Things You'll Need
Coveralls or long pants and shirt
1-, 2- or 3-gallon handheld or backpack-style sprayer
Herbicides containing the chemical 2,4-D kill weeds without killing your lawn, but you have to get the mixture right for an effective and non-harmful treatment. Before mixing, keep in mind that 2,4-D is post-emergent, meaning the chemical has to come into contact with a leaf during the active growing stage, so you can only apply when weeds are growing. In mild, frost-free climates where everything grows all the time, you can apply 2,4-D anytime of year; otherwise, only use it in spring, summer and fall. Use this effective pesticide on lawns, but keep it away from the food garden and off the flowerbeds.
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Put on coveralls over your clothes, or wear long pants and a long-sleeve shirt. Put on protective goggles of a face shield and heavy waterproof gloves.
Fill a handheld or backpack style herbicide sprayer half full with clean water.
Mix 2 tablespoons (1 fluid ounce) of 2,4-D weed killer for every 1 gallon volume in your sprayer and then fill the sprayer up the rest of the way with water.
Use 1 gallon of water mixed with 2 tablespoons of 2,4-D weed killer to cover 1,000 square feet of lawn or grass. Mix 4 tablespoons in 2 gallons of water to cover 2,000 square feet and 6 tablespoons in 3 gallons of water for 3,000 square feet of lawn.
Mix 1 tablespoon in 1/2 gallon of water for small spot treatments. Spray the weeds directly until the leaves are saturated.
During hot summer months, pick a cool week to apply 2,4-D weed killer. Ideally, wait until the forecast calls for three days below 80 degrees Fahrenheit.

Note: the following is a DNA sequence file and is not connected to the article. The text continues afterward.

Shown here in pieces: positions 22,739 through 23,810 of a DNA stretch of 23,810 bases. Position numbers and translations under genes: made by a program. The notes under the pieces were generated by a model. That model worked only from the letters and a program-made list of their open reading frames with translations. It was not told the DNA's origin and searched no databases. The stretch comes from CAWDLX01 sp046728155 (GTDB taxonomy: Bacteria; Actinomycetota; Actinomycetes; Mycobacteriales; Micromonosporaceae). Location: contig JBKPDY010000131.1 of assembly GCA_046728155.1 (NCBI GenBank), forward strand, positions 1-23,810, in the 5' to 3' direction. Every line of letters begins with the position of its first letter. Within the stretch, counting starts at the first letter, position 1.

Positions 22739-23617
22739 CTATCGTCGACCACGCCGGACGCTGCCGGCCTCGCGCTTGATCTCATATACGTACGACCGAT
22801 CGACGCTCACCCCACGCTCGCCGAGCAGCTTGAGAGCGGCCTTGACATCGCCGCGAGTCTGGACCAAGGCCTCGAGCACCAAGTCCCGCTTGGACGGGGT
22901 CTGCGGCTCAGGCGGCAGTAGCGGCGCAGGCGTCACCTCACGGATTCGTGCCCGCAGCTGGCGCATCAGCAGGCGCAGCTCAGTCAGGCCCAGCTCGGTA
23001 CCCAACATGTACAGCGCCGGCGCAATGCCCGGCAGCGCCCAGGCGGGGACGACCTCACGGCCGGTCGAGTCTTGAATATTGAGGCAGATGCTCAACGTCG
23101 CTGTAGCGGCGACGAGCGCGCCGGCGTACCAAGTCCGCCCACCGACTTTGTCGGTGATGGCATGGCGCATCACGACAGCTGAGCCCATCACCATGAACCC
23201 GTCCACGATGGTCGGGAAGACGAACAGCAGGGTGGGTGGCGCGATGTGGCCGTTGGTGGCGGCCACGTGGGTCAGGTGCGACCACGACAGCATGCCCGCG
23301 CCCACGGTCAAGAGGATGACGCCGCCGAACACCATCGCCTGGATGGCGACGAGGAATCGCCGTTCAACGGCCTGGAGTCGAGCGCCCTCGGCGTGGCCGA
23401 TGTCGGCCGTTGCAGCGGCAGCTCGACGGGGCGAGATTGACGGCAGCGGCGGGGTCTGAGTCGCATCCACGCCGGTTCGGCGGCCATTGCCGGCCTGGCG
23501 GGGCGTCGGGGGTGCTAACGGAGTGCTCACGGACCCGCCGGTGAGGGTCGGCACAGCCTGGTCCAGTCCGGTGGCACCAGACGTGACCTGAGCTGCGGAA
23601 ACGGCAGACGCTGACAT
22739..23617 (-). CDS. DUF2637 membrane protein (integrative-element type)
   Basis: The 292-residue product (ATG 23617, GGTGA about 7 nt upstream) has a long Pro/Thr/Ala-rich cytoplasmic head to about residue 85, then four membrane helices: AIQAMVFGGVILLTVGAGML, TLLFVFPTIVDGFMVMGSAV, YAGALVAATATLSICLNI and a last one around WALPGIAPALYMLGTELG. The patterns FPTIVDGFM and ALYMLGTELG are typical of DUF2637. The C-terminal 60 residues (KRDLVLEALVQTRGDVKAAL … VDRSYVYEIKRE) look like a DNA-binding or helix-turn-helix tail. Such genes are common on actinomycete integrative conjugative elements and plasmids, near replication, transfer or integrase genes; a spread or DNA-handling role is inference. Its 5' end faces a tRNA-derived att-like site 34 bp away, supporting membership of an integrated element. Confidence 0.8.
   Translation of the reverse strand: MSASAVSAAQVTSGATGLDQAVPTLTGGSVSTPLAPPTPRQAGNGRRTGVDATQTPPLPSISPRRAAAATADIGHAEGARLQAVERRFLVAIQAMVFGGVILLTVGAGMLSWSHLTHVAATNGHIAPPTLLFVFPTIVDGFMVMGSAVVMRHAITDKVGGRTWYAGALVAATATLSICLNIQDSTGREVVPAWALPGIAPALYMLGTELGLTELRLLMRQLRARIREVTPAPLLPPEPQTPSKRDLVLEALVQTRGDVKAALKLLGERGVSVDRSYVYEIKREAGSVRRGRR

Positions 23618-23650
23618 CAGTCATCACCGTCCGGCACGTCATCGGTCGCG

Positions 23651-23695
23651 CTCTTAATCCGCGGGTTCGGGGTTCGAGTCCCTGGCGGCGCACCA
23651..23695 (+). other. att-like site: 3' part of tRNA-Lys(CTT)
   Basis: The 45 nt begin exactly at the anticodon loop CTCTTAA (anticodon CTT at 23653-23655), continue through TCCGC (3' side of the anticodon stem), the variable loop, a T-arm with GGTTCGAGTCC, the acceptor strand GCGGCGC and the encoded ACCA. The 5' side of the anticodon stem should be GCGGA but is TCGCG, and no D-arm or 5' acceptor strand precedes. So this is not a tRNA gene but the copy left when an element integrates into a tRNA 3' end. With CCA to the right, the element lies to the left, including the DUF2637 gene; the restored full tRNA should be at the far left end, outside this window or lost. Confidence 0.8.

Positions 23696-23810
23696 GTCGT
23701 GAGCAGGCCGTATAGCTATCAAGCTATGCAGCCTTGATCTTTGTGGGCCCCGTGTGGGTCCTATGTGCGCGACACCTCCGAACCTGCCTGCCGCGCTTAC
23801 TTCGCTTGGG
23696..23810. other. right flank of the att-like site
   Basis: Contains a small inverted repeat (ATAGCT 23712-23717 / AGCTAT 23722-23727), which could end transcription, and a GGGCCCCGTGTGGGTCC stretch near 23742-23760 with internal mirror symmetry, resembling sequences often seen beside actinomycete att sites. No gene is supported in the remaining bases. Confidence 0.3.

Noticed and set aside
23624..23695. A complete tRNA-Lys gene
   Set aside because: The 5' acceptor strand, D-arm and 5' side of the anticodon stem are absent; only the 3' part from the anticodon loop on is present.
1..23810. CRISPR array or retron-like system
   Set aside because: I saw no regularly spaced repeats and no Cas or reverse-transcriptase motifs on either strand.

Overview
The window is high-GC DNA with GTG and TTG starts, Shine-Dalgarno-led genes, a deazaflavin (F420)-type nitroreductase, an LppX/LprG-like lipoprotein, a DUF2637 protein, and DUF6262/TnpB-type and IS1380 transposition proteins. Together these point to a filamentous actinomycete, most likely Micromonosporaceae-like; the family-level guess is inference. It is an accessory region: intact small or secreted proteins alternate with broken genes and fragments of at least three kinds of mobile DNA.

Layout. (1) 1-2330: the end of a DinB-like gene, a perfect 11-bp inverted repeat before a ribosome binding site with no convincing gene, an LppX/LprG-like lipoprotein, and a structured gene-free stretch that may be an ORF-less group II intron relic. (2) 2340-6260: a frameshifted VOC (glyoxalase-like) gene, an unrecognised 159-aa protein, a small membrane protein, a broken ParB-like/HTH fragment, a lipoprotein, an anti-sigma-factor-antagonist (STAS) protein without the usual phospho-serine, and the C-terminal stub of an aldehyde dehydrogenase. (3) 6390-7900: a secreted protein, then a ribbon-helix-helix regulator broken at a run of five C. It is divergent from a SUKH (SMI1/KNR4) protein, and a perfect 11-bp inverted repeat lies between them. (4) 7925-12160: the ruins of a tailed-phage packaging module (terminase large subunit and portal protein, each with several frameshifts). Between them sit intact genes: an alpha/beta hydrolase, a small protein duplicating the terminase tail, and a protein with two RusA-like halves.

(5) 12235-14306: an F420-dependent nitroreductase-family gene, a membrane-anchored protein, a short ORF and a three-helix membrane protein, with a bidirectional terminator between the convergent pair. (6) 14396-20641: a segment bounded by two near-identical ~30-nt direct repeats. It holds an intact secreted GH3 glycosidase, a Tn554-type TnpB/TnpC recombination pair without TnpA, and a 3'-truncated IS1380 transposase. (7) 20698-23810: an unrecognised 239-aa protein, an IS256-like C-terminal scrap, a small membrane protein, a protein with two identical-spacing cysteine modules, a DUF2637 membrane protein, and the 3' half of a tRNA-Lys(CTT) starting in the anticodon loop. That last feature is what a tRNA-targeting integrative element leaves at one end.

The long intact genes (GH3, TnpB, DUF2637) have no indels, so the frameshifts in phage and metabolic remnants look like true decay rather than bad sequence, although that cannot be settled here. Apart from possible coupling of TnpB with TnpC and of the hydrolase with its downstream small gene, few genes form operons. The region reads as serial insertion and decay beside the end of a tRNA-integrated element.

Make sure it's a windless day (not more than 15 mph of wind) when you apply 2,4-D to avoid scattering chemicals all over the place.
If you've just laid down new sod, or seeded a lawn area, hold off on applying 2,4-D weed killer until after the second mowing. By this time the lawns should be fully established. Applying 2,4-D too early can damage a new lawn.
The 2,4-D weed killer is toxic. Limit your applications to twice a year to minimize toxicity in the landscape.
Stay off the treated area until it dries thoroughly and keep children and pets from coming into contact with 2,4-D. Keep the chemical off your skin as contact may cause irritation. If you get it on you, wash the area with soap and water and then monitor it. Call your doctor if a rash appears. Avoid ingesting 2,4-D. If inadvertently ingested, call a doctor right away. 2,4-D can cause vomiting and dizziness.
Pets like dogs and cats can inadvertently ingest the chemical by licking their fur. Pets can suffer severe symptoms like vomiting and convulsions. Contact your veterinarian immediately if you suspect your pet has come into contact with 2,4-D.
After applying 2,4-D weed killer, wash your clothes, gloves and anything else that may have come into contact with the herbicide.
Only mix what you will use in a single application. When you're done, rinse the sprayer three times. Use a dedicated sprayer for 2,4-D herbicides to avoid contamination.
Rinse any empty containers you used to mix or store 2,4-D three times, punch a hole in the bottom (so no one can put food or drinking water in it) and throw it away or recycle depending on the program in your area.
Eulalia Palomo has been a professional writer since 2009. Prior to taking up writing full time she has worked as a landscape artist and organic gardener. Palomo holds a Bachelor of Arts in liberal studies from Boston University. She travels widely and has spent over six years living abroad.